It’s early days yet with all this ‘new Zim Dollar’ and forex ban stuff. However, today the exchange rate between local currency and other currencies like the USD is an interesting story.
The black market rate has fallen
When we say fallen we mean that you get less local currency per USD. At peak on the 25th of June, a few days ago, the black market rate was at 13.5 meaning you would get RTGS$13.50 for every US Dollar.
Today, the word on the streets is that the rate is around 8.5. This is a result of the recently announced currency ‘reforms.’
The interbank market heating up
The interesting stuff is happening in the interbank market though. Some banks are no longer being conservative in their bid to acquire foreign currency from the market.
First Capital Bank has the highest buying price we have seen so far. When we checked just after 12 noon, they were buying at 8.69560 and selling at 9.14160 giving a mid rate of about 8.9. This is above the general black market rate.
Of the banks we checked, FBC had the second highest rate. They were buying at 7.142 and selling at 7.5 which gives a mid rate of about 7.3. Considering the risks associated with the black market, this is a reasonable rate and can probably lure people away from the informal market.
Other banks are still being conservative
We didn’t check with all banks. However of the banks we checked with, the majority are still in the region they have been in the past few days. NMB Bank is around 6.5 so is ZB and Steward Bank, CBZ around 6.1…. The average rate on the interbank market according to the Reserve Bank of Zimbabwe at the time of publishing is 6.5432.
This shows that First Capital Bank and FBC are ahead of their peers by a big margin and their peers are pulling the average rate down. We expect the competition to increase though and this may cause the interbank market exchange rates to go even higher.
If true market activity starts to happen on the interbank market it may limit the black market effectively. Why would anyone risk changing currency on the black market when the rates on the official markets are good enough?
The flip side is still a problem. When one wants to access forex, can they readily buy it from the interbank market? The RBZ of course wants this to be true or at least for it to be perceived to be true. Their plan for this:
Increase supply of foreign currency into interbank foreign market by ensuring that at least 50% of the surrender portion of foreign currency is sold to the interbank market. This will be supplemented by the use of Letters of Credit (LCs) for the importation of essential commodities that include fuel, cooking oil, and wheat. The Bank has put in place LCs amounting to US$330 million for this purpose.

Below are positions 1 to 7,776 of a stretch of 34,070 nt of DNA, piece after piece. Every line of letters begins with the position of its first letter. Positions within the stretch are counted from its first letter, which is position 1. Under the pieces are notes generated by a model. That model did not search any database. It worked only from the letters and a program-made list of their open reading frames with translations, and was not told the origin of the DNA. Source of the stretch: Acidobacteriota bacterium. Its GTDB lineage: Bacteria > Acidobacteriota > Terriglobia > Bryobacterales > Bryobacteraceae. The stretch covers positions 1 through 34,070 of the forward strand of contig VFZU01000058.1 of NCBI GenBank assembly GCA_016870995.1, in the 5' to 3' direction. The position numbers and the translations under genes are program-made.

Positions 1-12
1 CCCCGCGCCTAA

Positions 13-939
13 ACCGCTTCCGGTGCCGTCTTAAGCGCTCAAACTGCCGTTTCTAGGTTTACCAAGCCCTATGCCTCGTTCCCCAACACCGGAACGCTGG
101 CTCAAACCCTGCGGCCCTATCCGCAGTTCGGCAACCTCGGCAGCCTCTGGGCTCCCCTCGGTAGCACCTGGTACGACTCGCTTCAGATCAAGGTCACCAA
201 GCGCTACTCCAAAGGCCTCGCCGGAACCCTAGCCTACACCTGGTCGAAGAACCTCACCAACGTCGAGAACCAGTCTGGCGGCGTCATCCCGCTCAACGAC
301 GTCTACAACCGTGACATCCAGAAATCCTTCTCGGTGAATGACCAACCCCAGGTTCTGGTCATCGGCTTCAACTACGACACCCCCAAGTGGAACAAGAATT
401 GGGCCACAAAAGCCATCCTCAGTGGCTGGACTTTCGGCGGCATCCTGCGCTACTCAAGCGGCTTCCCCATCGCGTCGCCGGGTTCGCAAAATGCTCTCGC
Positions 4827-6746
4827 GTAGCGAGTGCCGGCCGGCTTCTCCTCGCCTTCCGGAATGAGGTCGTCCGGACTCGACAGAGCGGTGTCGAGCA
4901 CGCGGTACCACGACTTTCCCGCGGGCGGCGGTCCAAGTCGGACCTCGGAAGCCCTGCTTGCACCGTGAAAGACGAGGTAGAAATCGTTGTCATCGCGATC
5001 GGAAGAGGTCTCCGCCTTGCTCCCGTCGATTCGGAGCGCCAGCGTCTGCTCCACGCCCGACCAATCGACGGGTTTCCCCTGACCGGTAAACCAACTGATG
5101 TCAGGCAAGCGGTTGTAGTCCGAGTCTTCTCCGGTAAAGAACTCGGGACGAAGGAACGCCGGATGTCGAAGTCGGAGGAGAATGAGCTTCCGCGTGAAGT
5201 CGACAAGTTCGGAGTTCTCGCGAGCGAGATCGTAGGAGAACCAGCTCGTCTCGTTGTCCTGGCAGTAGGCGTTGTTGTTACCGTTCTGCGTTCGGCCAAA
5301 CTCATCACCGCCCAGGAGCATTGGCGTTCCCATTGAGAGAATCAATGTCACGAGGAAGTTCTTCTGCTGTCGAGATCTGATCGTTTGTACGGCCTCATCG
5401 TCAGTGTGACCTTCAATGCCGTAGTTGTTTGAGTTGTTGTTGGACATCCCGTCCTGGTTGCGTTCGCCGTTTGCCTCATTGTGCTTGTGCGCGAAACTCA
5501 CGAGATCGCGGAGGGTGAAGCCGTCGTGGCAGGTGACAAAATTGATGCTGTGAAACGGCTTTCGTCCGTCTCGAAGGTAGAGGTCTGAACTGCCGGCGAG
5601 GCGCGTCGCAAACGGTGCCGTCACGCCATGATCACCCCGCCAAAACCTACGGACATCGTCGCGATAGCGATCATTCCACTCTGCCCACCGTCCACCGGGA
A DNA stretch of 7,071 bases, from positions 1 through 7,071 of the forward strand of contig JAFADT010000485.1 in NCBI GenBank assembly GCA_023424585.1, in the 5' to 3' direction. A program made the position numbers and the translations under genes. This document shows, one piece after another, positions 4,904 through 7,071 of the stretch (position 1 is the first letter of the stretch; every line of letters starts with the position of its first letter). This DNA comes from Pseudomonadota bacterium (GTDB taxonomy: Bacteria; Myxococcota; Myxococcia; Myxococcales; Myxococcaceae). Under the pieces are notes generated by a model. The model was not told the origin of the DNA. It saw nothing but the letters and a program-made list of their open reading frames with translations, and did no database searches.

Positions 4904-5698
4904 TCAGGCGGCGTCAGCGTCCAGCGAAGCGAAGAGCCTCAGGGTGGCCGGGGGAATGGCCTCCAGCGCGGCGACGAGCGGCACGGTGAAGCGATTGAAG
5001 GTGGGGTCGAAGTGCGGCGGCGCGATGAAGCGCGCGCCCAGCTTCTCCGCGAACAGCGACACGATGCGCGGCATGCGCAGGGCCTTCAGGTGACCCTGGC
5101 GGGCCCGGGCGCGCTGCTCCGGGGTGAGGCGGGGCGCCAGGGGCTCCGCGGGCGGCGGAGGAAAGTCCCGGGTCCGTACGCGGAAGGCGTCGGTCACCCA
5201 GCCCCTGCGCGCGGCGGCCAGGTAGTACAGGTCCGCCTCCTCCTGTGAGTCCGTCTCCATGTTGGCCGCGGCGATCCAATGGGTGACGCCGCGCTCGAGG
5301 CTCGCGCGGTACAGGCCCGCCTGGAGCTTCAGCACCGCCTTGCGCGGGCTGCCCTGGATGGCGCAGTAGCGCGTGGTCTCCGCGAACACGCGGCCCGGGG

Exporters are mandated to surrender a portion of their forex earnings to the central bank for example manufacturers must sell 20% of export earnings to the RBZ and gold producers 45%. The central bank is saying they will in turn sell at least 50% of that money through the interbank market instead of holding on to it.
The other way they want to ensure there will be forex to buy on the interbank market is this:
Authorised Dealers are also reminded that the retention period within which an exporter is entitled to utilize their retained export receipts remains within 30 days from the date of receipt. As per Exchange Control Directive RU28 dated 22 February 2019, all unutilized balances shall after the 30 day retention period, be offloaded into the interbank market at the prevailing market exchange rate and reported to Exchange Control on the Daily Return on Interbank Trading Transactions
So yes manufacturers need only sell 20% of their export earnings to RBZ for example, they however can’t withdraw the remaining 80% as forex. They can use it to pay for goods and services abroad. However, they can only do this within a 30 day period. After 30 days whatever remains in their FCA is then automatically sold through the interbank market.
This one is the hard one to swallow. It will encourage issues like transfer pricing. That is, company A in Zimbabwe can ask its sister company B in Mauritius to sell services to it at very high fees so it can make sure all its forex goes out of Zim and not be changed into an unstable currency: the Zim Dollar.
Much of the plan with the multicurrency ban falls apart at this point. Mthuli Ncube and John Mangudya should extend good faith to businesses and assure them their money is safe, not to force them to keep their money in a reserve currecny as volatile as the Zim Dollar. As long as they insist on that, loopholes will be found and exploited and the Black Market will be financed by those same companies. AND we will be back full circle.
Trust is a two way street. The onus is on the authorities to extend it first. The whole economy does not owe the government any trust at this point because they have betrayed us countless times. The only way this will work is if the government itself trusts us first. Yes some shoddy stuff will still happen but as long as the government continues to keep its end of the bargain more and more will go the official route, at least I think so….